Both Byron and D H Lawrence (two local writers) mention the church. The estate passed by marriage to the Chaworth family in the 17th century. Byron and Mary Ann Chaworth were sweethearts and she is named in two of his poems.

Hills of Annesley, Bleak and Barren,
Where my thoughtless Childhood stray'd,
How the northern Tempests, warring,
Howl above thy tufted Shade.

Now no more, the Hours beguiling,
Former favourite Haunts I see,
Now no more my Mary smiling,
Makes ye seem a Heaven to Me.

Lawrence describes it in his 1911 novel The White Peacock.

The church is abandoned. as I grew near and owl floated softly out of the black tower. Grass overgrew the threshold. I punched open the door, grinding back a heap of fallen plaster and entered the place. In the twilight the pews were leaning in ghostly disorder, the prayer books dragged from their ledges, scattered on the floor in the dust and rubble, torn by mice and birds. Birds scuffled in the darkness of the roof.

Saturday, 5 March 2016


A couple of weeks ago I had to pass a couple of hours in Stoke on Trent while the Other Half visited a friend in hospital, so I dropped in to the Potteries Museum. 

It's a great place, with several important artefacts, but one of the most popular exhibits is the Keiller collection of 667 cow creamers. The jugs were gathered over 30 years by Alexander and Gabrielle Keiller (the marmalade family). The ceramics were presented to the museum in 1962.

Cow creamers are basically milk jugs in the form of a cow, with a hole in the back to fill the jug, and a hole in the mouth to pour through.

The earliest examples in Britain were Dutch imports made in silver, but by the mid 18th century the Staffordshire potters were copying them in ceramic. Eventually their popularity grew and they were made all over Great Britain, well into the 19th century.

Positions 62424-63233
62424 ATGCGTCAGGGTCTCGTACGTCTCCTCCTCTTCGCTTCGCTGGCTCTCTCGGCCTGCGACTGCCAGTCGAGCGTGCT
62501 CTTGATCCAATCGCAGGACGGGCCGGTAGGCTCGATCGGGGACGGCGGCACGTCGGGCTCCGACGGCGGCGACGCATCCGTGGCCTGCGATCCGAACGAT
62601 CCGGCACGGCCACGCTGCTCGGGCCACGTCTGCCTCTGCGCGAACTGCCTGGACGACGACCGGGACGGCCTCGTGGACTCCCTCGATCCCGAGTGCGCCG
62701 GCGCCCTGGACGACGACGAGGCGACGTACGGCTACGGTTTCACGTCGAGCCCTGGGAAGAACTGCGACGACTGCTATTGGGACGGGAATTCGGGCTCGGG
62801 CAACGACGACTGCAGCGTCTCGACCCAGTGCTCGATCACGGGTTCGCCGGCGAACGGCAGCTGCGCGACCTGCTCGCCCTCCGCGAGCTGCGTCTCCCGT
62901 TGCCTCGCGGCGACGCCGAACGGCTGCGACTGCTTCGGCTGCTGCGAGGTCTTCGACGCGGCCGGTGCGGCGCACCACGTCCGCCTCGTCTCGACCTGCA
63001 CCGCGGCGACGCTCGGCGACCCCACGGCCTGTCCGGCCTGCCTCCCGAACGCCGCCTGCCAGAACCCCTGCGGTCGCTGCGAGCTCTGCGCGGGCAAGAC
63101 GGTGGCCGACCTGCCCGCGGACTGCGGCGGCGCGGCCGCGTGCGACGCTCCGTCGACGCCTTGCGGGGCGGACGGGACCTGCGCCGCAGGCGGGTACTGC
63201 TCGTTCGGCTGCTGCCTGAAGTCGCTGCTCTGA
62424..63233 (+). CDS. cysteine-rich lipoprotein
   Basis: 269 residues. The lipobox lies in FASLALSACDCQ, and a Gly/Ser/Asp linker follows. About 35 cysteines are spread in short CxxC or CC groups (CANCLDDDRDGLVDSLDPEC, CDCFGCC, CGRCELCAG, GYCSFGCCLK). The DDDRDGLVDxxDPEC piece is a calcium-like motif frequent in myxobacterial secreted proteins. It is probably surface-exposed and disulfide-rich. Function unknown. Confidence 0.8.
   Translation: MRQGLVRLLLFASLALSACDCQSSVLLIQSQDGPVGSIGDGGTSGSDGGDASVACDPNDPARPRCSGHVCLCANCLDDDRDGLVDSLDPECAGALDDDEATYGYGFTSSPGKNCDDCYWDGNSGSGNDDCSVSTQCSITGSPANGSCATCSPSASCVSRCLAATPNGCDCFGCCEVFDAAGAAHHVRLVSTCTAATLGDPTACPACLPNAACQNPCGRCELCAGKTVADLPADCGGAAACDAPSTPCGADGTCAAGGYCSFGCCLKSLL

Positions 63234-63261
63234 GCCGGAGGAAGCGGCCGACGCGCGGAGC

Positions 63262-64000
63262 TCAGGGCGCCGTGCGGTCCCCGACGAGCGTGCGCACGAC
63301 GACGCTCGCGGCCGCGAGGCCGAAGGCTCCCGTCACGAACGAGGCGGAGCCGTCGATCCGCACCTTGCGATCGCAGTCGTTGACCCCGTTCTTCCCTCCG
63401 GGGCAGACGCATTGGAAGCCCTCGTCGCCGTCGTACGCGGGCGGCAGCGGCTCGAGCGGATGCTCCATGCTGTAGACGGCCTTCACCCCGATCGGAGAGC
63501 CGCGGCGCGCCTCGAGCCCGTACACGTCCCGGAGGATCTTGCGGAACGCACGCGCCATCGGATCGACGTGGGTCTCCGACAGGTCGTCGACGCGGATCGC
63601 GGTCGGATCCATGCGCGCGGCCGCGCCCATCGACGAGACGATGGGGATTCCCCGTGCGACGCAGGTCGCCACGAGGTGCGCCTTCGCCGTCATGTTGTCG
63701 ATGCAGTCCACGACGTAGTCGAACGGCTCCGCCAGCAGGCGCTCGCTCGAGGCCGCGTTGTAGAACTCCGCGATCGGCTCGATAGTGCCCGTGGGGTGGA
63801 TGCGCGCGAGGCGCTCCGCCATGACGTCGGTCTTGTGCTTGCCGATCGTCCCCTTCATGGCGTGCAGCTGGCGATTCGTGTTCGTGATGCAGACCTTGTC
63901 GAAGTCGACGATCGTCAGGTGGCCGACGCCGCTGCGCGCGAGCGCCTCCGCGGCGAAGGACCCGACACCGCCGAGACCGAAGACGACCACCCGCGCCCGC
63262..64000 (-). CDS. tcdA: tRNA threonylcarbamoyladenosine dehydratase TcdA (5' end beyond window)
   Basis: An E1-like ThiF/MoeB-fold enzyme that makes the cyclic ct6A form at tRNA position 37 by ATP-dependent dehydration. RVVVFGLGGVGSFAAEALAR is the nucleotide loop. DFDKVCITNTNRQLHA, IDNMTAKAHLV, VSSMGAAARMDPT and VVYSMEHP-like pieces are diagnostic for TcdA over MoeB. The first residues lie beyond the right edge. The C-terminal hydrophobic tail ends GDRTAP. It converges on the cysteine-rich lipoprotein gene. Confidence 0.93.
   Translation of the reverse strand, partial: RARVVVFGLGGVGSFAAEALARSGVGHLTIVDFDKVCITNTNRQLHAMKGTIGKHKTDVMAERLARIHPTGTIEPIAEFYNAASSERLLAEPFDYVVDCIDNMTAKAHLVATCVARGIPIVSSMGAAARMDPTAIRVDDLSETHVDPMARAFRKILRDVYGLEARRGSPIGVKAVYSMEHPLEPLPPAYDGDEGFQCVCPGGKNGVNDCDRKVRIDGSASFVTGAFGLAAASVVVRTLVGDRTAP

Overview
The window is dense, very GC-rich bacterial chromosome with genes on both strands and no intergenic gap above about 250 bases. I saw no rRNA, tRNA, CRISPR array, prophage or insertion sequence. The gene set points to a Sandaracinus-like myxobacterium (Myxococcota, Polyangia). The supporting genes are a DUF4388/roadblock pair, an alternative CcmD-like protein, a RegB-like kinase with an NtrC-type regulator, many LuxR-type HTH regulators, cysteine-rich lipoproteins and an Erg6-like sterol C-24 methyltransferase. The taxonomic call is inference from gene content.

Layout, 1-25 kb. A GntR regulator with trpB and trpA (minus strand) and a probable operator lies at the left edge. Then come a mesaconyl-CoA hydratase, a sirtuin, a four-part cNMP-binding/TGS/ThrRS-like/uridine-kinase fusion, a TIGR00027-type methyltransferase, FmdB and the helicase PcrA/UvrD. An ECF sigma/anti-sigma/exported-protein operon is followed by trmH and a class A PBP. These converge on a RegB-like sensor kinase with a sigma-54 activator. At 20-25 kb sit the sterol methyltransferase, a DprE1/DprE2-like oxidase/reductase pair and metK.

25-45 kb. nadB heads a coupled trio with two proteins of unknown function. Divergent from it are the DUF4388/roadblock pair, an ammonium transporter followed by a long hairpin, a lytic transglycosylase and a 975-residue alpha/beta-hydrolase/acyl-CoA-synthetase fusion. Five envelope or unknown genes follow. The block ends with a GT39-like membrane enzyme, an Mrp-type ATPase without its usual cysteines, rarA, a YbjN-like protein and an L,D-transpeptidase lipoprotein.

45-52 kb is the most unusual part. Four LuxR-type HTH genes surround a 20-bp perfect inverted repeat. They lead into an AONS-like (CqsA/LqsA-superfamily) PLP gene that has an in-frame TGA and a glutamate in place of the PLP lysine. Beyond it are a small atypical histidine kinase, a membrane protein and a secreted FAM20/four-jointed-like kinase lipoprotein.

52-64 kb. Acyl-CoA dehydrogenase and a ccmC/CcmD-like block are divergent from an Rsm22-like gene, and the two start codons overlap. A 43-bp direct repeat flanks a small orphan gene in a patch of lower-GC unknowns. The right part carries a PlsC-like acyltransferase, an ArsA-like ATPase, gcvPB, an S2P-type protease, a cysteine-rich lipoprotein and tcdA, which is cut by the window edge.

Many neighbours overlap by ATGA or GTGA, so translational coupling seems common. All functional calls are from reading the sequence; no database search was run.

The majority of the Keiller Collection were manufactured in the second half of the 18th century and the first quarter of the 19th century.

I own a modern cow creamer that I bought from M&S a few years ago but it's nowhere near as fancy as the ones at the museum.  For example, I particularly liked this one on the right - catalogued as Garten Bos. According to the museum website it dates from around 1820 and was made in Glamorgan, South Wales.

Tuesday, 1 March 2016

Crossing the line

And the little bears growl to each other "He's mine,  
As soon as he's silly and steps on a line."

Have you ever heard the expression "he's living on the edge"? And have you ever considered what it actually means? There's an obvious interpretation, that someone too close to the edge is in danger of falling, but there is a much more complex idea behind the concept of edges: liminality.

The word derives from the Latin for threshold and has been adopted by anthropologists to describe events in people's lives and the rituals and traditions associated with them.  Liminality is neither one place nor another - the junction between two known factors, where one fades to another but there is no definite boundary. For millennia this state of 'betweenness' has been associated with potential danger, and so mankind has surrounded himself with rituals designed to protect those passing from one state to another: rites of passage, steeped in tradition, that must be followed to the letter.